Managing Anxiety to your Advantage in the Workplace

UK-based Clinical Psychologist, Dr Serra Pitts recently wrote an article for 87%, a platform that delivers a new and unique approach to managing and improving mental wellbeing in the workplace. In her article, Dr Pitts outlined 11 key areas to assist the UKs healthcare workers practice selfcare and navigate mental health during the COVID-19 Pandemic.  

Cellnutrition feels that Dr Pitt’s guidance may be beneficial to all of our COVID-19 Frontline Heroes including the NHS, Retail and Manufacturing Industry, Care Associations, Police, Fire, Refuse Management, Delivery and Taxi companies and so many others.  

According to Dr Serra Pitts, the 11 Key Mindfulness Markers on using feelings of Anxiety to your benefit include:  

    1. Manage Stress. The feeling of being under pressure is a likely experience for many Frontline Heroes and colleagues. Please be reassured that this is a normal feeling in the current status quo. Stress and associated feelings are not a reflection of weakness or that you are ill-equipped to perform your job. Managing and nurturing your psychosocial wellbeing is as important as managing your physical health during this period.  
    2. Practice Self Care. Frontline Heroes are urged to take proper care of themselves during this time. This includes helpful coping strategies such as getting enough rest during work and sleep between shifts if possible, nourishing the body with healthy food, necessary supplements and essential hydration, doing dedicated exercise for at least half an hour a day, staying in touch with friends and family and using humour to lift the spirits. Tobacco, alcohol or other drugs such as high caffeine intake are considered to be unhealthy coping strategies. In the long term, these can worsen your mental and physical wellbeing. This is not a sprint; it’s a marathon.  
    3. Manage Social Avoidance. Due to stigma and fear, some Frontline Heroes may experience social avoidance by friends, family and the community. Where possible, stay connected with loved ones via digital platforms and networks. Colleagues may be experiencing the same thing. Talking is a great way to release anxiety. Turn to your colleagues, your manager or other trusted persons for social support if needed. 
    4. Use Your Words. Speak where possible and use clear and easy to understand language when sharing information or messages with intellectually, cognitively and psychosocially disadvantaged. Also, team leaders are encouraged to speak to staff members as opposed to only relying on written forms of communication.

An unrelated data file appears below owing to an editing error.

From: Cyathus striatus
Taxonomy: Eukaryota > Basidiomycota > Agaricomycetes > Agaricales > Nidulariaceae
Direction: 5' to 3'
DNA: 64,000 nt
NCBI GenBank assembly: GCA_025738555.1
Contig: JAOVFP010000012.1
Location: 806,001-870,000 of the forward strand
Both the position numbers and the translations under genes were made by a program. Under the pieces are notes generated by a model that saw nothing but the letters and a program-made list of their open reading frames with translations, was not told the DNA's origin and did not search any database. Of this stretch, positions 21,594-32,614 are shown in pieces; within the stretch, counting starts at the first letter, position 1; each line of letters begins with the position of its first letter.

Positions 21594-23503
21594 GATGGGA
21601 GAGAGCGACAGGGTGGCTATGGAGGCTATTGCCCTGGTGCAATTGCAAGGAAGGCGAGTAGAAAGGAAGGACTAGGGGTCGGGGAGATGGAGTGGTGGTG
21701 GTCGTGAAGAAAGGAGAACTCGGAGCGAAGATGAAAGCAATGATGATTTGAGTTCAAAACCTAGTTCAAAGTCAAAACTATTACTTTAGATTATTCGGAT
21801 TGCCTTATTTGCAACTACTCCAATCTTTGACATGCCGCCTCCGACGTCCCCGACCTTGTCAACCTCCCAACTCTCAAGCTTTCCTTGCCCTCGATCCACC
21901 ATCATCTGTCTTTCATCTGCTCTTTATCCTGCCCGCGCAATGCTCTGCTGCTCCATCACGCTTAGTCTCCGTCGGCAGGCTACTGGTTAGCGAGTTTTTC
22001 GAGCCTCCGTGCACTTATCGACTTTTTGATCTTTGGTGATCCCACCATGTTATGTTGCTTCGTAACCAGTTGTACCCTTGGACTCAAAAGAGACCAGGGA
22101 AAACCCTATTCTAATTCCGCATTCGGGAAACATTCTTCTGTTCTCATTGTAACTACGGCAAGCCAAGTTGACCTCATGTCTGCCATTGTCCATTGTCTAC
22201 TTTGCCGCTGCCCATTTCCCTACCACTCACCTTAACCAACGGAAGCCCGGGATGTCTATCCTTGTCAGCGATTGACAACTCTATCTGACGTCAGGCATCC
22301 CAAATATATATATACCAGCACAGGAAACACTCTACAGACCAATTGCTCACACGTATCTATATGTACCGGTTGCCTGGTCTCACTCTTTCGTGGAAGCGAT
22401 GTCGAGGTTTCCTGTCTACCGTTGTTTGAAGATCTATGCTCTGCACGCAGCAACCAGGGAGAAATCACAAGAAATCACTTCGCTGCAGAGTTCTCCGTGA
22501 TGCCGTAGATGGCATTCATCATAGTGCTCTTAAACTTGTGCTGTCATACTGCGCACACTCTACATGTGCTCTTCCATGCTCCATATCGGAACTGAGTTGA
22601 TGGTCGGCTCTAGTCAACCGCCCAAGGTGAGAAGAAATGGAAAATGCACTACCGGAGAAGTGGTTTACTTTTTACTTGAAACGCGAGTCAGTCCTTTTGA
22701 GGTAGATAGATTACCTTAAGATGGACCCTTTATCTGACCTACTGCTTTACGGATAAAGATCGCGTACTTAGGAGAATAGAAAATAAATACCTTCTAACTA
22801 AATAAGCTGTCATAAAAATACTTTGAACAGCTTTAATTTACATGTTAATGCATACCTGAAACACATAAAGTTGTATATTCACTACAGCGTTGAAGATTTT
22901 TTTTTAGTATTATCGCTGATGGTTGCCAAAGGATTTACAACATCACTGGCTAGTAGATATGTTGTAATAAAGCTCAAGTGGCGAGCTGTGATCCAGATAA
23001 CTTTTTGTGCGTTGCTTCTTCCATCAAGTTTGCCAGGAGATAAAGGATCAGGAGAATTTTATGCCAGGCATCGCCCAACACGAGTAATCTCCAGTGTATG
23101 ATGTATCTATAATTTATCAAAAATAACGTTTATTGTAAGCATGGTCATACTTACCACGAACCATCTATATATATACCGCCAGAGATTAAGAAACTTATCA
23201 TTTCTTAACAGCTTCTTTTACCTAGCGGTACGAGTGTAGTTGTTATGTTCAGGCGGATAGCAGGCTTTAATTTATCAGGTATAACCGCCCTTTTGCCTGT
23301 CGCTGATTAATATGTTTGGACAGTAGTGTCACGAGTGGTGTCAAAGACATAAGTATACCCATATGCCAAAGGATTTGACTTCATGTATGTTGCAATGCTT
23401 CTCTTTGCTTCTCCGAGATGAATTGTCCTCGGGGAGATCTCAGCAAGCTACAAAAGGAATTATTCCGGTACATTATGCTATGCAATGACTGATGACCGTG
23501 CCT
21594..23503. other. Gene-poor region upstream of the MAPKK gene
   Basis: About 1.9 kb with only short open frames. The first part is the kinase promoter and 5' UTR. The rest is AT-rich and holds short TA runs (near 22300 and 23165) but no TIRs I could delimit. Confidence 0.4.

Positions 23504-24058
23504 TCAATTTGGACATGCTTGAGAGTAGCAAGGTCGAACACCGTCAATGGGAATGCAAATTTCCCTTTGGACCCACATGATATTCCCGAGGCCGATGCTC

5. Know When and How to Provide Support.  The Humanitarian Intervention Guide provides guidance for addressing priority mental health conditions and is designed for use by general health workers. It’s advisable to have a basic working knowledge of how to provide support to anyone affected by COVID-19 and how to refer them to the relevant available resources. 
    6. Protect Your Staff. Ongoing high levels of stress may lead to poor mental for staff. Monitoring mental and physical wellbeing means that staff members will have a better capacity to fulfil their roles. It’s best to focus on longer-term occupational capacity rather than repeated short-term crisis responses.  
    7. Create Open and Accurate Channels of Communication.  Ensure good quality communication and accurate information updates are provided to all staff.  Practical tips include rotating team members from higher-stress to lower-stress job roles. Creating a Buddy System where more inexperienced team members are paired-up with their more experienced colleagues. The buddy system helps to provide support, monitor stress and reinforce safety procedures. Ensure you build in time for colleagues to provide social support to each other. 
    8. Provide Access to Confidential Mental Health Support Services. Team leaders are encouraged to provide staff with access to confidential mental health support services such as counsellors or psychologists.  
    9. Provide Response Training. It’s recommended to train orient responders, including nurses, ambulance drivers, volunteers, case identifiers, teachers and community leaders and workers in quarantine sites, on how to provide basic emotional and practical support to affected people using psycho-therapeutically first aid. 
    10. Identify and Manage Mental Health Complaints. Manage urgent mental health and neurological complaints such as delirium, psychosis, severe anxiety or depression within emergency or general health care facilities. Appropriately trained and qualified staff may need to be deployed to these locations when time permits, general health care staff capacity in mental health and psychosocial support should be increased. 
  1. Accessibility to Medication. Ensure availability of essential, generic psychotropic medications at all levels of health care. People living with long-term mental health conditions or epileptic seizures will need uninterrupted access to their medication, and sudden discontinuation should be avoided. 

Written by Dr Serra Pitts, CPsychol